Are you doing what you love? I am fortunate that in both of my careers (and in writing this blog) I love what I do. When I took part in a practice job interview after I ended my first career the other participants remarked how my face lit up when I talked about music. I also love my volunteer work, both music related and not.
This post isn't to brag about my good fortune, but to explore what can happen when a person doesn't do what they love or isn't being who they are because they've been bullied into doing something else. These thoughts are based on a posting by someone who calls himself Joshalot. Alas, he doesn't explain why he knows so much about this topic, he doesn't give his professional credentials.
Everyone needs validation -- someone who says they appreciate who we are and what we do. With authentic (positive) validation we can reach our life goals with confidence and can be a contributing member of society. With inauthentic (negative) validation we feel like scum. And those feelings can last a long time.
Many gay kids (among others) get a lot of negative validation. Some have a home that provides enough positive validation to withstand the hassles of school, some do not. Many of these gay kids do what they can to hide their orientation. They do things, not because they love them, but because those things provide camouflage for their gayness and reduce the hassles. They end up both condemned for who they are and also cut off from what they do and forced to do things that aren't rewarding.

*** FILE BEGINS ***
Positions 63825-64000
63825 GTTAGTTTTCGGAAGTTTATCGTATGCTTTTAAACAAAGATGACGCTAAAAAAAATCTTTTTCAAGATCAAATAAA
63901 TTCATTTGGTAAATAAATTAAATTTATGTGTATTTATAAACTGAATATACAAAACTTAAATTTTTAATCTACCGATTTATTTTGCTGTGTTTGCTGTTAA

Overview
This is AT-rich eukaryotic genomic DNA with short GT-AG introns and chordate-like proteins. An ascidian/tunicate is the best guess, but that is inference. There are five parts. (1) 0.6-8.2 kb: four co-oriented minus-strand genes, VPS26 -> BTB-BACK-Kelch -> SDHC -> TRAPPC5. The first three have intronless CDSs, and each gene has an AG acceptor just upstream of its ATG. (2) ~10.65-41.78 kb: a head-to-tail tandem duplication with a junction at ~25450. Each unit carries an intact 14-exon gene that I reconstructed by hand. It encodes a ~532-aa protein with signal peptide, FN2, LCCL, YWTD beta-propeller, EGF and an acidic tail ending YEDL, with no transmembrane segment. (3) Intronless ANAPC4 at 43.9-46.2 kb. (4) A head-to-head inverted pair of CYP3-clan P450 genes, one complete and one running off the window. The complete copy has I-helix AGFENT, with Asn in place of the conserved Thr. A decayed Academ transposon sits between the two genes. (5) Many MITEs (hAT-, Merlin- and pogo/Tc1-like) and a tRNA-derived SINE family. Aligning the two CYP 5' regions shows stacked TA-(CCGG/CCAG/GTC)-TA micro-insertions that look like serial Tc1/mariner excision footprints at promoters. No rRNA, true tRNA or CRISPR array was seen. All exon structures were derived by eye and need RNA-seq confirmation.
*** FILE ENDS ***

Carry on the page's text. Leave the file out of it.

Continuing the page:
That conflict between who they are (and want validation for being) and who they are forced to be leads to inner conflict which can lead to much grief. It can take two forms. "I am so unacceptably flawed that I can't bear to live any longer." Or "I may be flawed, but at least I'm better than this other guy. See, I have power over him, I can make him feel like scum." The first commits suicide. The second becomes a bully.
Granted, not all bullies are gay kids looking for validation, though many times our harshest opponents are closeted gays. But, no matter the source, bullies do their bullying because they need to feel superior to someone else. And one way to do that is to make the other person feel like scum.
This brings me back to my own observation that the teachings of Jesus are about promoting mental health and community. With both of these there is little negative validation, little need to bully, and a strong community to step in when bullying does happen. Alas, many Fundies take their religion as an excuse to be the bully.